Catch and Release: Threatened Steelhead Rescued from Alameda Creek | NBC Bay Area
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Catch and Release: Threatened Steelhead Rescued from Alameda Creek

The winter rain was great for native fish, but they still need help to spawn

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    Volunteers caught rare steelhead trout in Alameda Creek to help the threatened fish get past a concrete barrier underneath the BART tracks, and continue their swim upstream to their spawning grounds in Niles Canyon. (Published Wednesday, March 29, 2017)

    With the wet winter, steelhead trout are running again in Alameda Creek, swimming upstream to spawn. 

    But the rare fish need a lot of help. That's where the Alameda Creek Alliance, with about a dozen volunteers, and several public agencies come in to play.

    Volunteers caught rare steelhead trout in Alameda Creek to help the threatened fish get past a concrete barrier underneath the BART tracks, and continue their swim upstream to their spawning grounds in Niles Canyon.

    Last week and on Wednesday, volunteers caught rare steelhead trout in Alameda Creek to help the threatened fish get past a concrete barrier underneath the BART tracks and continue their journey to their spawning grounds in Niles Canyon.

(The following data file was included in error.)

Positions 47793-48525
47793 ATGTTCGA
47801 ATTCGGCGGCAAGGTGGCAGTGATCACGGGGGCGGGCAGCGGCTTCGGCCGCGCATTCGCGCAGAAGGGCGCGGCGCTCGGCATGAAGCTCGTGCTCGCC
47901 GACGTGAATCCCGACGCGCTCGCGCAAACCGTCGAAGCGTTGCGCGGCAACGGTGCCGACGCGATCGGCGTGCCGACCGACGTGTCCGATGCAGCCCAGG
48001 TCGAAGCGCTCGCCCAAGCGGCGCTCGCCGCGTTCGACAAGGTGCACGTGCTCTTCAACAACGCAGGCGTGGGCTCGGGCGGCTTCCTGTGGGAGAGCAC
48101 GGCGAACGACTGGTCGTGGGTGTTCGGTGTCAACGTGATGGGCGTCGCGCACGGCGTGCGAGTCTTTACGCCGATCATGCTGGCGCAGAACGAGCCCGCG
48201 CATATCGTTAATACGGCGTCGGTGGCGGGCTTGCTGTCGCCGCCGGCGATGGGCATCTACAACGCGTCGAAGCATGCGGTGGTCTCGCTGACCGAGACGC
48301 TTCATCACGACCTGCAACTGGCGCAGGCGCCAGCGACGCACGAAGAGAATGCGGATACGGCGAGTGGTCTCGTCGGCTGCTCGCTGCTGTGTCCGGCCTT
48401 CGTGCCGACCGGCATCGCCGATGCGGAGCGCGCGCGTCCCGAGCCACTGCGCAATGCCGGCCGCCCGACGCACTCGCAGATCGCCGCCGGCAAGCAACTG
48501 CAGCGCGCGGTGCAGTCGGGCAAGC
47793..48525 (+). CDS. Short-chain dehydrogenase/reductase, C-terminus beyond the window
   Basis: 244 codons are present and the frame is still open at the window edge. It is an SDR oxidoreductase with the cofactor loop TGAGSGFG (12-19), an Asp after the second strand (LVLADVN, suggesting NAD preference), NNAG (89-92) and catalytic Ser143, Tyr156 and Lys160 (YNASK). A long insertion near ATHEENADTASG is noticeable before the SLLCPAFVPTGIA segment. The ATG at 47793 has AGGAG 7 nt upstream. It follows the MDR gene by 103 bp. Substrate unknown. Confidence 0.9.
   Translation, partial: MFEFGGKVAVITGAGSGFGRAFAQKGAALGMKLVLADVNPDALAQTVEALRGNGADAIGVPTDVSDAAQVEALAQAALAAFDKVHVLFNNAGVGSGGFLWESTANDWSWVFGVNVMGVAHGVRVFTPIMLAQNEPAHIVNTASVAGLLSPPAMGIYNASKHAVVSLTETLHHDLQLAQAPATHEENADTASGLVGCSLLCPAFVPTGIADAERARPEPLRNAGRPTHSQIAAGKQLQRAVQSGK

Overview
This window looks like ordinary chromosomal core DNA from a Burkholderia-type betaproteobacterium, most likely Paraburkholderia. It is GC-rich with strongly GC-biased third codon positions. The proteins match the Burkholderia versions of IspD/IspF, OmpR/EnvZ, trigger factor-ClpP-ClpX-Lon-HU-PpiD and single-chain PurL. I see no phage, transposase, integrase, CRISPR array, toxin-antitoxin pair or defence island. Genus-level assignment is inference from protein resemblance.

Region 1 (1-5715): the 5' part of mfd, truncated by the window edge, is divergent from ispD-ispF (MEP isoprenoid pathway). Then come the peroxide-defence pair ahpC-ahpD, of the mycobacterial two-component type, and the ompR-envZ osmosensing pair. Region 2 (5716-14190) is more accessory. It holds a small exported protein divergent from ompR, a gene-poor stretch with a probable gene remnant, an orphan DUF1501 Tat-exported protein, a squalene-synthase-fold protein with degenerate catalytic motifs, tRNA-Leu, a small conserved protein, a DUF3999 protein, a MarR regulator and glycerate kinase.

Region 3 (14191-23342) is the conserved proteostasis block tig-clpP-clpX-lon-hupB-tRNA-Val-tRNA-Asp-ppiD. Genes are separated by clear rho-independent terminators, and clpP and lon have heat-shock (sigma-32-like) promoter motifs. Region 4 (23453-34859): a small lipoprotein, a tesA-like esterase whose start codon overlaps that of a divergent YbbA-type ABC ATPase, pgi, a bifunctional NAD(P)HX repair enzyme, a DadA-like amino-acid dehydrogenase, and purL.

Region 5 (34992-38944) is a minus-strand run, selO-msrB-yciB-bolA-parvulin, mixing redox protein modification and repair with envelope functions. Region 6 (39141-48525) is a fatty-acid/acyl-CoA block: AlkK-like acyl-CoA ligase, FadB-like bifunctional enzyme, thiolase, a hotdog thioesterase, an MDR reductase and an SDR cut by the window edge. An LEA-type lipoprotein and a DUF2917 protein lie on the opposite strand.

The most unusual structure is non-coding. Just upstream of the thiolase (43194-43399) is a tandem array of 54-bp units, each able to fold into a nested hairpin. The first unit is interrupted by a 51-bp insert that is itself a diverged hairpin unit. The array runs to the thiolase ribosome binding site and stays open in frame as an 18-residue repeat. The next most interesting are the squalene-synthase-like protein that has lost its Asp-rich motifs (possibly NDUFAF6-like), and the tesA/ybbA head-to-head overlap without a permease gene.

"Yeah, we've kind of got a limo and dating service going for these fish here, until the fish ladders get in," said Jeff Miller, executive director of Alameda Creek Alliance.

    Underneath the BART trestle over a flood control channel in Fremont, a sloped expanse of concrete impedes the steelhead's spring migration to the shady streams of Niles Canyon.

    Alameda Creek's tributaries are good habitat for steelhead to mate and lay eggs, Miller said. The challenge for the federally threatened species is getting there. 

    The East Bay Regional Parks District and the Alameda Creek Flood Control District are working to keep the creek's steelhead population viable while fish-lovers eagerly await the construction of a state-of-the-art fish ladder that will allow the steelhead to navigate the blockage on their own.

    In the meantime, the migratory fish are stuck, unable to reproduce without human intervention. 

    With water flows high this season, fish biologists and volunteers are rescuing the steelhead that have returned to Alameda Creek, weighing and measuring them, tagging the large ones with radio transmitters, and releasing them upstream to continue their journey.

    Contact Raquel Maria Dillon: raquel.dillon@nbcuni.com and @RaquelMDillon